The French finance minister warned that France’s worst street protests in decades were “an economic disaster” as burned out cars and debris were cleared from the streets of Paris and other cities on Sunday.
“It’s a catastrophe for trade. It’s a catastrophe for our economy,” said Bruno Le Maire, a conservative serving under Emmanuel Macron, the embattled centrist president who came to power last year promising to modernise France with sweeping pro-business reforms.
Mr Le Maire promised that the state and insurance companies would foot the repair bill. Tax payments due at the end of the year will be postponed for retailers whose shops were ransacked only two weeks before Christmas, he said.
Dozens of cars were torched in Paris on Saturday as protesters roared “Macron resign”. Clashes also broke out in Marseille, Bordeaux, Lyon and Toulouse during the fourth consecutive weekend of protests.
Tourism has suffered a blow, with Paris hotel bookings over Christmas and New Year, normally a busy period, down by at least 20 per cent.
Emmanuel Grégoire, deputy mayor of Paris, said the damage to property was worse than in the previous weekend’s riots. “The protests spread over a much larger area, so many more places were hit,” he said.
But there was less violence thanks to an increase in police numbers and more efficient tactics. Officers swiftly detained hooligans, arresting more than 1,700, a record for a single day in post-war France.
Jean-Yves Le Drian, the foreign minister, rebuked Donald Trump for a provocative tweet in which he appeared to back the protesters and claimed they were chanting his name on the streets of Paris. Telegraph reporters, placed across the city, heard no such chants.
“We do not take part in domestic American politics and we want that to be reciprocated,” Mr Le Drian said.
Thousands of protesters continued blockading petrol stations and barricaded roads across the country on Sunday.
Thomas Lebrun, a 62-year-old pensioner demonstrating near Vierzon, in central France, said: “We won’t stop until our demands are met. We want action not words.”
The increasingly unpopular president is expected to make a televised address to the nation on Monday or Tuesday.
Under fire for remaining silent for the past week, Mr Macron’s approval ratings have plunged to record lows of below 20 per cent.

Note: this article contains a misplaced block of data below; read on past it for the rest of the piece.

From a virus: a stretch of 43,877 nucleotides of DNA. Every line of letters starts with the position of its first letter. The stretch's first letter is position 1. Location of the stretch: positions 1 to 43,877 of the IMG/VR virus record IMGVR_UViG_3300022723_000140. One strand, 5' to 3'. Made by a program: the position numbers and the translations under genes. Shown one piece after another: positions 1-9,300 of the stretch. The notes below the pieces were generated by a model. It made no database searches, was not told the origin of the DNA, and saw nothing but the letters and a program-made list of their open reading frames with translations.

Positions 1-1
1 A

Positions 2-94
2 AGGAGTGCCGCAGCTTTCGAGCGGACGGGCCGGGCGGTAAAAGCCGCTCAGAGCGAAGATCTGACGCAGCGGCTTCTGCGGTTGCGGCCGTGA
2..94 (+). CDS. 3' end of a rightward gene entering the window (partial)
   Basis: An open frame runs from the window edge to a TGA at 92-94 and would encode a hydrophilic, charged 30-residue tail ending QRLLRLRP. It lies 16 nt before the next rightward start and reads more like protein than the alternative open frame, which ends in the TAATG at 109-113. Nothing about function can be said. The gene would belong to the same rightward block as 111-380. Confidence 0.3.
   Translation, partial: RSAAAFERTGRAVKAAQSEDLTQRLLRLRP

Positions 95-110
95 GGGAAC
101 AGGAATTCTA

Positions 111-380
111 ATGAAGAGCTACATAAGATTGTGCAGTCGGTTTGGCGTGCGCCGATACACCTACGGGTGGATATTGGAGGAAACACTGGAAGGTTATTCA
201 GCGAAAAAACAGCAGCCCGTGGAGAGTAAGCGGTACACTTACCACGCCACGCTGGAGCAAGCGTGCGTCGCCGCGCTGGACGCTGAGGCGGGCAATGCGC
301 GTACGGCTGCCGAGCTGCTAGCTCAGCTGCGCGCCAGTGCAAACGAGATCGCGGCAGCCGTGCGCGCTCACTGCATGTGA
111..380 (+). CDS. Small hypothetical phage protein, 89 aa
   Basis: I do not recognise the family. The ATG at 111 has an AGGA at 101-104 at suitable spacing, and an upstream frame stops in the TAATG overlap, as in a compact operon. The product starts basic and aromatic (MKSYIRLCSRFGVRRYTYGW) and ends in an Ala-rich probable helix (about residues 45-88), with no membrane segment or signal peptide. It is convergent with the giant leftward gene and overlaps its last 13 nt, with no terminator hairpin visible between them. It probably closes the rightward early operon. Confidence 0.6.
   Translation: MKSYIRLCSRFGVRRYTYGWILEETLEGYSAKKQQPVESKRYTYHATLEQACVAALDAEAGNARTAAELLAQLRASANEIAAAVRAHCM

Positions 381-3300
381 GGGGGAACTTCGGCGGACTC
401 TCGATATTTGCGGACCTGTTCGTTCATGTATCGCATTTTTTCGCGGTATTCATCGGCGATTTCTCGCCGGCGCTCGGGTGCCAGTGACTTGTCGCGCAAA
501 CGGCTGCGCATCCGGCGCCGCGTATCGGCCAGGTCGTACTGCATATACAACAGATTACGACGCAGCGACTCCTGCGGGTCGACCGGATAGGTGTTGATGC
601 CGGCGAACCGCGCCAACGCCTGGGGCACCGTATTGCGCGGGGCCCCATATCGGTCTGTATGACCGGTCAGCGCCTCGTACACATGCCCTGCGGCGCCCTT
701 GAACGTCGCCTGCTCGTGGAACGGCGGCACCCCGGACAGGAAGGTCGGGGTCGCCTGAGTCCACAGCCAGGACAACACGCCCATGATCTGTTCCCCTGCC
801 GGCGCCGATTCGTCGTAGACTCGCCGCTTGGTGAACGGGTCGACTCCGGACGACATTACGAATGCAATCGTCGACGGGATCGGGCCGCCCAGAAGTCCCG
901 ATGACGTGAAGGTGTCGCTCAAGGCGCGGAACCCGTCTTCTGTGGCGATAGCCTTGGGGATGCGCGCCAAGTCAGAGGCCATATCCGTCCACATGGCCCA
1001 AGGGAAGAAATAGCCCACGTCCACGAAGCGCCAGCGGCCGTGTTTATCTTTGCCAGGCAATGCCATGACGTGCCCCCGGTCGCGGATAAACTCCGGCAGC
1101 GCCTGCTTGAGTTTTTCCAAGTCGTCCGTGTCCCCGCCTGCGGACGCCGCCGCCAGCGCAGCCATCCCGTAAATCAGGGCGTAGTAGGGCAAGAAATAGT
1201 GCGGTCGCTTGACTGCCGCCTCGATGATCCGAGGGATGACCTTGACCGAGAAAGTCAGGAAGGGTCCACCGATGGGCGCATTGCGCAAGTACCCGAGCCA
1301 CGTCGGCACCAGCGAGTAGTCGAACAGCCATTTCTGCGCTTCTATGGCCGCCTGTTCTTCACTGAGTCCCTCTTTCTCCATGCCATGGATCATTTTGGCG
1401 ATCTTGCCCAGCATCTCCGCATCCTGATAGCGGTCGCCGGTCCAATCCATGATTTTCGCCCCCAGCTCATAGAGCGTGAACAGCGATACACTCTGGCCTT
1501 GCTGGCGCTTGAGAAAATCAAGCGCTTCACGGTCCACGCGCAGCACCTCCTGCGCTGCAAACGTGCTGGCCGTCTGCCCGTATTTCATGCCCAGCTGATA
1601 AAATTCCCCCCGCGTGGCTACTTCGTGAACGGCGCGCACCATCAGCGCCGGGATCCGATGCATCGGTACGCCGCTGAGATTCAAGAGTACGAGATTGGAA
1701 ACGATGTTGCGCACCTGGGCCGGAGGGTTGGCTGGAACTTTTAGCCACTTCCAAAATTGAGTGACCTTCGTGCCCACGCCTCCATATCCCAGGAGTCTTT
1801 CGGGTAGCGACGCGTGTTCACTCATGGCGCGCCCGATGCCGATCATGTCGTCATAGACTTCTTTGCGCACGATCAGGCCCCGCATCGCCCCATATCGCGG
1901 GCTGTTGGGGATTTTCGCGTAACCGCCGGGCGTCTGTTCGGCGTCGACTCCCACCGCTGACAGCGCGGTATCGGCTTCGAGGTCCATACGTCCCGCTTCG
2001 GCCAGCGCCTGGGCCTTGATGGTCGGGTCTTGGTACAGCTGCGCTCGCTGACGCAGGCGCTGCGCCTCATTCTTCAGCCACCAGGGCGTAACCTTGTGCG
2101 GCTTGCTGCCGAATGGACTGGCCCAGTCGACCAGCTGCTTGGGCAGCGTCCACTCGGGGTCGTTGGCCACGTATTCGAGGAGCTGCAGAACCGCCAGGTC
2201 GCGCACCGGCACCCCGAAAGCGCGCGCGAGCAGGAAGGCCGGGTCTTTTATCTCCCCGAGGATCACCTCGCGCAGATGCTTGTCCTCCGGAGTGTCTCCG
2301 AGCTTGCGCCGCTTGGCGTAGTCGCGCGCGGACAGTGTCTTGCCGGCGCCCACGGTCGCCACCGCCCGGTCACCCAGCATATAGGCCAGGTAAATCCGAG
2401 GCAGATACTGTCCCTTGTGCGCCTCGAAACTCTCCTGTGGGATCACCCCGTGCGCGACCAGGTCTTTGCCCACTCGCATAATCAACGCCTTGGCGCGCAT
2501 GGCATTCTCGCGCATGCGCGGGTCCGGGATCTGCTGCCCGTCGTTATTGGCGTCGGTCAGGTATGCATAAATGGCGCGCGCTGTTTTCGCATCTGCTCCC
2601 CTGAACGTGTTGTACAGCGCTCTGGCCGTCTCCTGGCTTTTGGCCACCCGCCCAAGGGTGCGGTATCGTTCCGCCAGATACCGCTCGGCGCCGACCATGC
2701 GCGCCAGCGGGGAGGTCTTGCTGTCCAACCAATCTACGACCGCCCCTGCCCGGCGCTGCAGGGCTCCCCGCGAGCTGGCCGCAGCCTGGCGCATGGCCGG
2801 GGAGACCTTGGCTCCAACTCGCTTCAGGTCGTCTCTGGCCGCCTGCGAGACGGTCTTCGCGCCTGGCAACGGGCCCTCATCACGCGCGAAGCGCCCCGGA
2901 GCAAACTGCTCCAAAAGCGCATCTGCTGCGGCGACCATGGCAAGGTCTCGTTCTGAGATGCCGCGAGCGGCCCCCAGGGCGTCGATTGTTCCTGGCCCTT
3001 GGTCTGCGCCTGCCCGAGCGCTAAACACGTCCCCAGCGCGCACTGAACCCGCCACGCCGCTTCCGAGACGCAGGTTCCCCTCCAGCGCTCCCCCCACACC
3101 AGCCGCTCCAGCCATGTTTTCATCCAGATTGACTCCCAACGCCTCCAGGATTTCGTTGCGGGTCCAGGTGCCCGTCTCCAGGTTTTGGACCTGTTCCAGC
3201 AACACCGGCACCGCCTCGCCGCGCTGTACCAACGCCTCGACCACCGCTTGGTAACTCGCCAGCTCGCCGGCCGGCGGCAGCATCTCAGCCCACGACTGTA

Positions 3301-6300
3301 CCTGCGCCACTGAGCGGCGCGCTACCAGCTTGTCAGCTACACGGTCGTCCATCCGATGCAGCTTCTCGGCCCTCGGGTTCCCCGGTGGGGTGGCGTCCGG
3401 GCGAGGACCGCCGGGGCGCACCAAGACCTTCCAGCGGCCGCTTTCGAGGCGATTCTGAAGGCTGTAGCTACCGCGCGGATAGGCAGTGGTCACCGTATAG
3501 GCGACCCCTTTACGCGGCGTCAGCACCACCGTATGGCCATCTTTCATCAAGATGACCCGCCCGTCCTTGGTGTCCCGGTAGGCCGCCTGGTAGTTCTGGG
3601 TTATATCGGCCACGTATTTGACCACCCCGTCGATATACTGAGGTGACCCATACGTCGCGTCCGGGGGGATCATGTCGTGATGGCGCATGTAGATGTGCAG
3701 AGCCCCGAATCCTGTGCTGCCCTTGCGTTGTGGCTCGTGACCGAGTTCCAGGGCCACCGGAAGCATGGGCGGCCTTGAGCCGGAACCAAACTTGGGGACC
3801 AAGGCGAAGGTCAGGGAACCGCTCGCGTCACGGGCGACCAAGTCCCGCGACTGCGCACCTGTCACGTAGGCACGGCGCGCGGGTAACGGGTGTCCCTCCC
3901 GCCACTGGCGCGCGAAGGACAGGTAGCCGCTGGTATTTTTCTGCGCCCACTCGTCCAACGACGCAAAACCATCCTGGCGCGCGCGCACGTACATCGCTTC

With critics accusing him of being arrogant and remote, he faces an enormous challenge in trying to win back public support amid the most serious unrest since students and workers rioted in May 1968.
He has already scrapped increases in “green” taxes on fuel, but the protesters want further concessions such as tax cuts for people on low incomes and tax increases for businesses.
Such measures would mark a humiliating U-turn for the president, who has been trying to attract foreign investors and entice banks and finance companies to relocate from London to Paris by offering tax breaks.
Benjamin Griveaux, the government spokesman, warned: “All the problems of the ‘yellow vests’ can’t be settled by waving a magic wand.” But he added that Mr Macron would make “important announcements”.
According to French media, he may raise the minimum wage and pensions, and introduce a tax-free bonus for workers on low incomes.
The “yellow-vest” movement, which takes its name from the high-visibility jackets worn by demonstrators, began as a protest against fuel tax increases four weeks ago.
It has since widened to encompass a range of demands such as 40-per-cent increases in the minimum wage and benefits, and the re-introduction of a wealth tax on high earners, scrapped by Mr Macron as part of a drive to promote investment.
French intelligence is investigating claims that the movement, which began on social media, spread with the help of Russian trolls. Hundreds of social media accounts linked to Russia allegedly played a role in spreading disinformation, but officials said no evidence of Russian state involvement had been uncovered so far.